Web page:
I especially like the photo used to illustrate "Shoot In Bad Weather"point

Discussion in 'Photography' started by Fred, Aug 28, 2011.

  1. Fred

    Fred Guest

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  2. Fred

    Robert Coe Guest

    : http://www.photographymad.com/pages/view/7-landmark-photography-tips-for-avoiding-cliched-photos

    It's an OK shot, but it's emphatically a cliché in its own right. It's been
    customary to include the sun in pictures of Stonehenge ever since it was
    discovered that the structure functions as a giant calendar. And what's "bad"
    about the weather? A little snow on the ground? Big deal.

    Moving right along to the shot of the Washington Monument, what was the
    photographer thinking? In such a picture, you have to get the vertical
    orientation of the monument right. If that means that the flagpole and the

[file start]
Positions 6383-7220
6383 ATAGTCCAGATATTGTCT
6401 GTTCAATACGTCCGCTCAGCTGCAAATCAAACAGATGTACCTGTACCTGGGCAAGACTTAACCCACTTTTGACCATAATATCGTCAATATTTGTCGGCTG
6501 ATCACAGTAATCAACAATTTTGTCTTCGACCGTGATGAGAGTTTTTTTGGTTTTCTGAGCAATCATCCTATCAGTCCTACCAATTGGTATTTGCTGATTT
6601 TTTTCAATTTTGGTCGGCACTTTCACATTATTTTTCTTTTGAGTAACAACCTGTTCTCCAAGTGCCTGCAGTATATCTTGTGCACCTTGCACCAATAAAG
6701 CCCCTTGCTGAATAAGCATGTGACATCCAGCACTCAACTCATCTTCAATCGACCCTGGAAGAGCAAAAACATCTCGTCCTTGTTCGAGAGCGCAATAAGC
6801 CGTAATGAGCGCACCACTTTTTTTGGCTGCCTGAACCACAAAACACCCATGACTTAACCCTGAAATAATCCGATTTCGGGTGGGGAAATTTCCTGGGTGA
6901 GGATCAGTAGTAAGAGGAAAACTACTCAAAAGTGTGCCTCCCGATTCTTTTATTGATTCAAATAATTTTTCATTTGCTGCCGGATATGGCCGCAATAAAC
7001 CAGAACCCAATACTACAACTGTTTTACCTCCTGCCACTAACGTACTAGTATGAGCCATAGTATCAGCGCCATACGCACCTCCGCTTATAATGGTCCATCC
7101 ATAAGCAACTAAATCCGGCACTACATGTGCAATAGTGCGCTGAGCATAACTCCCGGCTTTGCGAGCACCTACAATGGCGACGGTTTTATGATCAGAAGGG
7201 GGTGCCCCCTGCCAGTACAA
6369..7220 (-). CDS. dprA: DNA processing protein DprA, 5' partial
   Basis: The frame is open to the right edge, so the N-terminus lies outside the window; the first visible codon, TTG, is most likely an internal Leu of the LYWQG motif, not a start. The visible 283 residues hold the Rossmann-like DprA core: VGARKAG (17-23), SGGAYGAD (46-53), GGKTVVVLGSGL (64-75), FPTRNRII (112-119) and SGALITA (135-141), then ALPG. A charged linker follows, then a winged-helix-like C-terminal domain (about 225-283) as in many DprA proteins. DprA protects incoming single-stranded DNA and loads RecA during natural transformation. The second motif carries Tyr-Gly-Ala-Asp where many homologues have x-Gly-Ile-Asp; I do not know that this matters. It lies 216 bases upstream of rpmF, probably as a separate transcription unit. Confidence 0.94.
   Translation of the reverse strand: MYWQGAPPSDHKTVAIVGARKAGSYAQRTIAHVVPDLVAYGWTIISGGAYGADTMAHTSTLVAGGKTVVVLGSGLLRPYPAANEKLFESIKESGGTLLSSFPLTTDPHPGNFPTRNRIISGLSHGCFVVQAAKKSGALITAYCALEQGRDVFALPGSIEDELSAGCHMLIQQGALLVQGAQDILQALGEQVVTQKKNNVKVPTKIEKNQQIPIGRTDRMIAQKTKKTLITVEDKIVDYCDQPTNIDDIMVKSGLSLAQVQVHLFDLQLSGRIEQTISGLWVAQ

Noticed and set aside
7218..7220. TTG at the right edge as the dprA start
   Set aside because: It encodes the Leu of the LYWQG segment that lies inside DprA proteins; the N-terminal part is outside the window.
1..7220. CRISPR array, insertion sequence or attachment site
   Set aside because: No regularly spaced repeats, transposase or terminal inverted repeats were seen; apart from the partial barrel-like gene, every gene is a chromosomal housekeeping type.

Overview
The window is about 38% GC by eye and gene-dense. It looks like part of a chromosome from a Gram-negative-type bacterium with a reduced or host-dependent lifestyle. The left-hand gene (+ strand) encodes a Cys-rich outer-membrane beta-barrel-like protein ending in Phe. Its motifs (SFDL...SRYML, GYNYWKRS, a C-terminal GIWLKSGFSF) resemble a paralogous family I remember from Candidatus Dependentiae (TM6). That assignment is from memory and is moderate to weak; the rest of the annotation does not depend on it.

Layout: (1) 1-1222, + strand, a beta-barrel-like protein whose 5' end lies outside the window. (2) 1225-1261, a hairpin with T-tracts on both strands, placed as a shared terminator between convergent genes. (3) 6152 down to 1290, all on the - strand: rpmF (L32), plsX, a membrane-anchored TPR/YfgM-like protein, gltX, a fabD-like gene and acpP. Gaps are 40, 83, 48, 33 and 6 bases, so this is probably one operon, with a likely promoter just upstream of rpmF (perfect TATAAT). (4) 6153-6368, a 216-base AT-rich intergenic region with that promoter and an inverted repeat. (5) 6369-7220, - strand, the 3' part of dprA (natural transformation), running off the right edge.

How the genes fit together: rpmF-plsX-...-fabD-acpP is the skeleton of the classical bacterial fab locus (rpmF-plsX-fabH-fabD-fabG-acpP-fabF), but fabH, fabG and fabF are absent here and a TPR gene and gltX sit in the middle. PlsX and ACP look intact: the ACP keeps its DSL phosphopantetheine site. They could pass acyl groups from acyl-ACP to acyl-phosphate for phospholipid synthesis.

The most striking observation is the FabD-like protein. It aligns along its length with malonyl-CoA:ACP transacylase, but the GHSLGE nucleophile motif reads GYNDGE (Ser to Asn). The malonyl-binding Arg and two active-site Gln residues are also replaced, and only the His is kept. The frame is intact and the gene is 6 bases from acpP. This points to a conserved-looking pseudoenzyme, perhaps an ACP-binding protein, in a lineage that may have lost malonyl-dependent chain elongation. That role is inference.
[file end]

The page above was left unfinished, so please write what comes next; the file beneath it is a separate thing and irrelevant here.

cell tower will be slightly off, so be it.

    The picture of the gargoyle raises an OT question: Is it really true, as the
    shot seems to imply, that almost all buildings in Paris are exactly the same
    height? Is that a zoning law, or just a tradition, or an optical illusion, or
    what?

    Bob
     
    Robert Coe, Aug 28, 2011
    #2
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  3. Fred

    Irwell Guest

    Maybe accidental, but Paris has fantastic vistas,
    and a wonderful skyline with domes, spires etc.
    The high rises are on the periphery of the city,
    apart from the Montparnasse Tower.

    London OTH has allowed the skyline to be dominated
    by the glass/steel structures so that even St.Paul's
    Cathedral is hard to see. Even in spite of Prince Charles'
    efforts some twenty years ago to limit the developers
    in there designs.
     
    Irwell, Aug 28, 2011
    #3
  4. Fred

    Dallas Guest

    It was law.
     
    Dallas, Aug 31, 2011
    #4
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